A new analysis of data from the National Health and Nutrition Examination Survey (NHANES) reveals that sedentary lifestyles and not caloric intake may be the cause of increased obesity in the United States. The study, published in The American Journal of Medicine, shows that in the past 20 years, there has been a sharp decrease in physical exercise and an increase in average body mass index (BMI) while caloric intake has remained steady. Researchers theorized that a nationwide decrease in leisure-time physical activity may be responsible for the upward trend in obesity rates.
The research team from Stanford University analyzed NHANES data from the last 20 years and discovered that the number of US adult women who reported no physical activity jumped from 19.1% in 1994 to 51.7% in 2010, while for men it increased from 11.4% in 1994 to 43.5% in 2010, as indicated on a Science Daily news report. During this time period, the average BMI has increased across the board with the most dramatic rise found among young women ages 18 to 39 years.
The study looked at the escalation of obesity in terms of both exercise and caloric intake. The researchers also tracked the rise in abdominal obesity, which is an independent indicator of mortality, even among people with normal BMIs, according to the Science Daily news report. Data showed that average waist circumference increased by 0.37% per year for women and 0.27% per year for men.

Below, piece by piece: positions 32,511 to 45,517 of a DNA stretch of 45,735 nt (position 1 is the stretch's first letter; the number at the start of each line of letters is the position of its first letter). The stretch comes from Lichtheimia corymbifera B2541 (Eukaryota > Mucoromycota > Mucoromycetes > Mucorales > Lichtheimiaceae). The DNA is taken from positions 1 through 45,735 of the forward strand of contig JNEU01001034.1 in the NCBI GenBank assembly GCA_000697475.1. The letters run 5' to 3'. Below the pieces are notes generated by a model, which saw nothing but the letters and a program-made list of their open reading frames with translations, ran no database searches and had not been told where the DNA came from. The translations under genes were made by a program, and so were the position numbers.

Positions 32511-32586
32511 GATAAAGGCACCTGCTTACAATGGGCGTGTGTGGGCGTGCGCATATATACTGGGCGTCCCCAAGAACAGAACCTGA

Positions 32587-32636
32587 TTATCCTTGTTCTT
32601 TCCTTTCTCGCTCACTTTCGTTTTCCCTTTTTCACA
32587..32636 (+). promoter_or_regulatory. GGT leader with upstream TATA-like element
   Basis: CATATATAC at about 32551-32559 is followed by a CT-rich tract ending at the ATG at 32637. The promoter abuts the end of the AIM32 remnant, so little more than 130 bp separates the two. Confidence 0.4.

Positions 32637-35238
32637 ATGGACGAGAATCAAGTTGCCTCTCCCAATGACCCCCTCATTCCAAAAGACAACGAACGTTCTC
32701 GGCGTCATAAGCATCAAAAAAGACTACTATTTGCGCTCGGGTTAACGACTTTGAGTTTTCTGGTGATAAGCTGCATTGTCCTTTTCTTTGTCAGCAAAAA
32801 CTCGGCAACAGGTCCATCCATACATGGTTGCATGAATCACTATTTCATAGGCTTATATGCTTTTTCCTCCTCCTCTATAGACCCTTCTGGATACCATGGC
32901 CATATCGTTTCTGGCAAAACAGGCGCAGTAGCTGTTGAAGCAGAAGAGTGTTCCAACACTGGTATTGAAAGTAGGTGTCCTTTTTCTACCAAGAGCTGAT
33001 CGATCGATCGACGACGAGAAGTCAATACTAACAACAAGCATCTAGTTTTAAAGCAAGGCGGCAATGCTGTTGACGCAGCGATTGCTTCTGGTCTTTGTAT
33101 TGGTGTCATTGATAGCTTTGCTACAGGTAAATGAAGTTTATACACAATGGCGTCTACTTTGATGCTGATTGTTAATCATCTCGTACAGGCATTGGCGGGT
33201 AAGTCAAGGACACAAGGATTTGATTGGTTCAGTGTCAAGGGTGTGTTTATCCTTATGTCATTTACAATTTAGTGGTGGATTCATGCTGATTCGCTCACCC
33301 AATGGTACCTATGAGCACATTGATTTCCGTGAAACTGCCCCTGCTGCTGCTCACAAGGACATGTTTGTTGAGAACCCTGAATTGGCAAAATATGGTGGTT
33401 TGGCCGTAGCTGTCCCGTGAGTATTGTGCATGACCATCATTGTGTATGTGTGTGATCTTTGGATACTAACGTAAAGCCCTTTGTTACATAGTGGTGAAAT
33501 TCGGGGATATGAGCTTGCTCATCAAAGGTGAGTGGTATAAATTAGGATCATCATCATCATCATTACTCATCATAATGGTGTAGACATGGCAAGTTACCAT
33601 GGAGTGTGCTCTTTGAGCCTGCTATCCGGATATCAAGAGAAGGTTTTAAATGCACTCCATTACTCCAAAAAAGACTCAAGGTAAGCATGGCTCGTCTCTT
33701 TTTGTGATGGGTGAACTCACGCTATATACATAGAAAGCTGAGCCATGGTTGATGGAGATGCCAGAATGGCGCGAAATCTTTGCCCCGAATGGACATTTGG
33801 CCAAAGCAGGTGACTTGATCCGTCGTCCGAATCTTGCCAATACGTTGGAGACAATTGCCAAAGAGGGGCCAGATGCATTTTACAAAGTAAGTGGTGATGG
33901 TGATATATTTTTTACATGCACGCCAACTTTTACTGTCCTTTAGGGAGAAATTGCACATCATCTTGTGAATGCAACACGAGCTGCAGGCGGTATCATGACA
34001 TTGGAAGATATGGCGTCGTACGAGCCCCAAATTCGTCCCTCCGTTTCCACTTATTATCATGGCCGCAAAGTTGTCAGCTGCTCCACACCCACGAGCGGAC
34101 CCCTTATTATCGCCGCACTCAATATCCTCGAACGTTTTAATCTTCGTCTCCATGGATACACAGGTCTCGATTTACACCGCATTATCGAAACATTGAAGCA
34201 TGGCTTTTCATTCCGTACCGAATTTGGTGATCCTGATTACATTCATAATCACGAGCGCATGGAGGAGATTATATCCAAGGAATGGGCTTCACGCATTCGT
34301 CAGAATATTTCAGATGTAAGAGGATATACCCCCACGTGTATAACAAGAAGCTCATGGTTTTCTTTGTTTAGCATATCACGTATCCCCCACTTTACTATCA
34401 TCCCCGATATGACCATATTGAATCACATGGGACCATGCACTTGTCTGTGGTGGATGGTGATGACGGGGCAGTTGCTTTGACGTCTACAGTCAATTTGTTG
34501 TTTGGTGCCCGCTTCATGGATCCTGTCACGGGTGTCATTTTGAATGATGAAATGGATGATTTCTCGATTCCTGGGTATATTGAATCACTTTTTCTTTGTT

Uri Ladabaum, MD, MS, lead investigator of the study, states, “These changes have occurred in the context of substantial increases in the proportion of adults reporting no leisure-time physical activity, but in the absence of any significant population-level changes in average daily caloric intake. At the population level, we found a significant association between the level of leisure-time physical activity, but not daily caloric intake, and the increases in both BMI and waist circumference.”
Ladabaum concludes, “Our findings do not support the popular notion that the increase of obesity in the United States can be attributed primarily to sustained increase over time in the average daily caloric intake of Americans. Our analyses highlight troublesome trends in younger adults, in women, and in abdominal obesity prevalence, as well as persistent racial/ethnic disparities.”
Sources: Science Daily, Elsevier